Estate planning if you are diagnosed with Alzheimer’s

On Behalf of | Apr 28, 2020 | Estate Planning |

We sometimes take our good health for granted. However, sometimes as a person in Southern Arizona ages, they come down with an illness that will cause a decline in their mental and physical abilities, such as Alzheimer’s disease. If this happens, it is important to execute an estate plan as soon as possible, before you become too incapacitated to do so.

There are certain legal documents that can be executed as part of a well-rounded estate plan. An advance health care directive is a means of communicating your health care wishes if you are unable to do so on your own. A living will allows you to dictate what kind of end-of-life care you want when the time comes. Medical and financial powers of attorney can designate who is to make medical and financial decisions, respectively, if you become incapacitated. And, of course, wills and trusts can be executed so that your assets are passed on to your desired heirs upon your passing.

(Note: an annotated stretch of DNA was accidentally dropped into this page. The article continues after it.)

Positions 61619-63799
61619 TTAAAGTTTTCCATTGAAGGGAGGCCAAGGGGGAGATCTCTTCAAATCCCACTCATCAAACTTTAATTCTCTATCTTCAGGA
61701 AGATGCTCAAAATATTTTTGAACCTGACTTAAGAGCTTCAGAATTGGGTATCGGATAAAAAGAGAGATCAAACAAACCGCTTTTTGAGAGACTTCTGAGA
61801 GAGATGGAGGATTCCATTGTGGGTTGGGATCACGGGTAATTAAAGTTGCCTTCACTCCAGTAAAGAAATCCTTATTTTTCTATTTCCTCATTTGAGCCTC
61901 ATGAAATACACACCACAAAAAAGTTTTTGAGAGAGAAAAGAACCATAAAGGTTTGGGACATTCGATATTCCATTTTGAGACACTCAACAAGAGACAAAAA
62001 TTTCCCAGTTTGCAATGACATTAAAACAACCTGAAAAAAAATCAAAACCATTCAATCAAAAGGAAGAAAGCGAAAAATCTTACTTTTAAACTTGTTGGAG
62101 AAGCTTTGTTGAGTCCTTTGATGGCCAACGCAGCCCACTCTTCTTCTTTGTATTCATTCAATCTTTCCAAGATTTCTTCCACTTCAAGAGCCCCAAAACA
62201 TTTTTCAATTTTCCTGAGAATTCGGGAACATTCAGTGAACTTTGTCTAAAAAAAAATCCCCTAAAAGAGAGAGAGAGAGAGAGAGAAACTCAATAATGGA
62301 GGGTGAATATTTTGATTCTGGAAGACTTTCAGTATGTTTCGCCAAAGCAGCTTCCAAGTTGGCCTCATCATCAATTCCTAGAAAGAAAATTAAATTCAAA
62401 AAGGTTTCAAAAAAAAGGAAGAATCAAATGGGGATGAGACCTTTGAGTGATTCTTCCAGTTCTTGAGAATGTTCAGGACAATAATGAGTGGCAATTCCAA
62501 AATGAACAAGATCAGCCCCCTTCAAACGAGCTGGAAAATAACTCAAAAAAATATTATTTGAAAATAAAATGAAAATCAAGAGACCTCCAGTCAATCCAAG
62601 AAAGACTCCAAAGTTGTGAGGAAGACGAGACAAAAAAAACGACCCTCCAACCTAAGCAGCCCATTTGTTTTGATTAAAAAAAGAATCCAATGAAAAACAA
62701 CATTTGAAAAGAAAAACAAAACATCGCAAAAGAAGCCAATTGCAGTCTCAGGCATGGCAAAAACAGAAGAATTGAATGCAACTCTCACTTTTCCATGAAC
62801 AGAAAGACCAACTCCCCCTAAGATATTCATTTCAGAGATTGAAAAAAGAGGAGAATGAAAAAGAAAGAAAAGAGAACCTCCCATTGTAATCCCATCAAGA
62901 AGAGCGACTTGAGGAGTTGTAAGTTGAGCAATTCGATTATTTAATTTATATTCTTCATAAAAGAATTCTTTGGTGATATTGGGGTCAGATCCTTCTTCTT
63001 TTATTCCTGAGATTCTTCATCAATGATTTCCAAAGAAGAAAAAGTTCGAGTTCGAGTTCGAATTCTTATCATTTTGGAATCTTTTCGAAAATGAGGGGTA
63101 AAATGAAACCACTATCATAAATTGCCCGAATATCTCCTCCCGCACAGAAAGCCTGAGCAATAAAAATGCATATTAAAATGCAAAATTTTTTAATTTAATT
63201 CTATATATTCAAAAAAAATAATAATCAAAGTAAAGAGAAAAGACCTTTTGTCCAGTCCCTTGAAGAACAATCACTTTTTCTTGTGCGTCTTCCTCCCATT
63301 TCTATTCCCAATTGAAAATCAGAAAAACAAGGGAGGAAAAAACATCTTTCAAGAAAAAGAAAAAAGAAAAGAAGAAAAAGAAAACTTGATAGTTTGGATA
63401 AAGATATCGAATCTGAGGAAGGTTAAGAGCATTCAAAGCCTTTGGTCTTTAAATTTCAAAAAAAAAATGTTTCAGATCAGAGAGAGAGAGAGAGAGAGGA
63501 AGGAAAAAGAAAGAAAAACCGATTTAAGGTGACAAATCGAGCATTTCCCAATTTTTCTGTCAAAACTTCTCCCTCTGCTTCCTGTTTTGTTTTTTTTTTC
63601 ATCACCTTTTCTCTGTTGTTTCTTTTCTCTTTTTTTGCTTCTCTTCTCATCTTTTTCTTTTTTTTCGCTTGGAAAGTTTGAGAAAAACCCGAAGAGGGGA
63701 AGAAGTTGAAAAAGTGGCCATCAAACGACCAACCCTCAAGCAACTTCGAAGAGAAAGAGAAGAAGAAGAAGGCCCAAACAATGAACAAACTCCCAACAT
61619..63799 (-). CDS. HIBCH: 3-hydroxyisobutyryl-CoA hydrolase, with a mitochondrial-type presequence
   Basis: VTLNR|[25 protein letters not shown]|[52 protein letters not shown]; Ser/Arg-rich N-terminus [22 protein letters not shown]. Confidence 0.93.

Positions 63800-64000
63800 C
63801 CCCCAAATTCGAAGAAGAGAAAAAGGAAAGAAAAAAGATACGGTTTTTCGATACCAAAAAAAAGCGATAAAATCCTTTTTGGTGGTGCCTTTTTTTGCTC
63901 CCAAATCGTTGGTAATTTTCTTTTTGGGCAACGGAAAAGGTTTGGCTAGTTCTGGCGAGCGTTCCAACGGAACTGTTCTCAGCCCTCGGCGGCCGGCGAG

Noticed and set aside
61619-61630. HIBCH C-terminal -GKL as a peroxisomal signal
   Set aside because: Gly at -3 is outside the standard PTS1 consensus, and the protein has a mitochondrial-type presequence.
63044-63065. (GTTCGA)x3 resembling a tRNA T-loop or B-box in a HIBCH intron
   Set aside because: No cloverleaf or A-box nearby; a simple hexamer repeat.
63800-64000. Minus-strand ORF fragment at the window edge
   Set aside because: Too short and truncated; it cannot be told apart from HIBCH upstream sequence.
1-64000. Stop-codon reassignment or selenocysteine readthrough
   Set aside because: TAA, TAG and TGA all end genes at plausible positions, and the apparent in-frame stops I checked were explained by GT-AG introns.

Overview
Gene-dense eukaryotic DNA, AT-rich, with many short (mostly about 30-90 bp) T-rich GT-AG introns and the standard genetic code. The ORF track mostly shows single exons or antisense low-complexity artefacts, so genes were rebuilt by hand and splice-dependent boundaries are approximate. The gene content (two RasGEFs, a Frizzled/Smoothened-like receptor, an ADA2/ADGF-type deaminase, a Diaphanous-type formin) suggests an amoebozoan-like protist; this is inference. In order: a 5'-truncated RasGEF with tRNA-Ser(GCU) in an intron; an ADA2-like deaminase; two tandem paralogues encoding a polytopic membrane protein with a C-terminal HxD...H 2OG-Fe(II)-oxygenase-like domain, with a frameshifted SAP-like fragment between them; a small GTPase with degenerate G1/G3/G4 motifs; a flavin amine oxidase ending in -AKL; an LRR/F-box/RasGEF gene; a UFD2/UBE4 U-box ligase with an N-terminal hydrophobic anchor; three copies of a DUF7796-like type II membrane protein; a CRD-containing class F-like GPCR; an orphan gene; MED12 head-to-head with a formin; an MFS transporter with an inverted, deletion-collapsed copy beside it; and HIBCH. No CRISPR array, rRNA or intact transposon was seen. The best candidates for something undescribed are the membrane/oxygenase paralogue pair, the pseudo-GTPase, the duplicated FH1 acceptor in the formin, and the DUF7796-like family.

However, in order to execute any of these documents, a person must be mentally fit to understand what they are doing and the consequences of their choices. Therefore, if a person has Alzheimer’s disease, they will want to start discussions as soon as possible, as their mental capabilities will decline as the disease progresses. If they already have an estate plan, reviewing it in a timely matter is important to ensure it still meets their wishes.

Being diagnosed with a disease such as Alzheimer’s which will lead to a decline in your mental abilities is distressing, but one thing that can alleviate the anxiety is executing an estate plan early on. Estate planning attorneys in the Tucson area understand these concerns and may be a useful resource.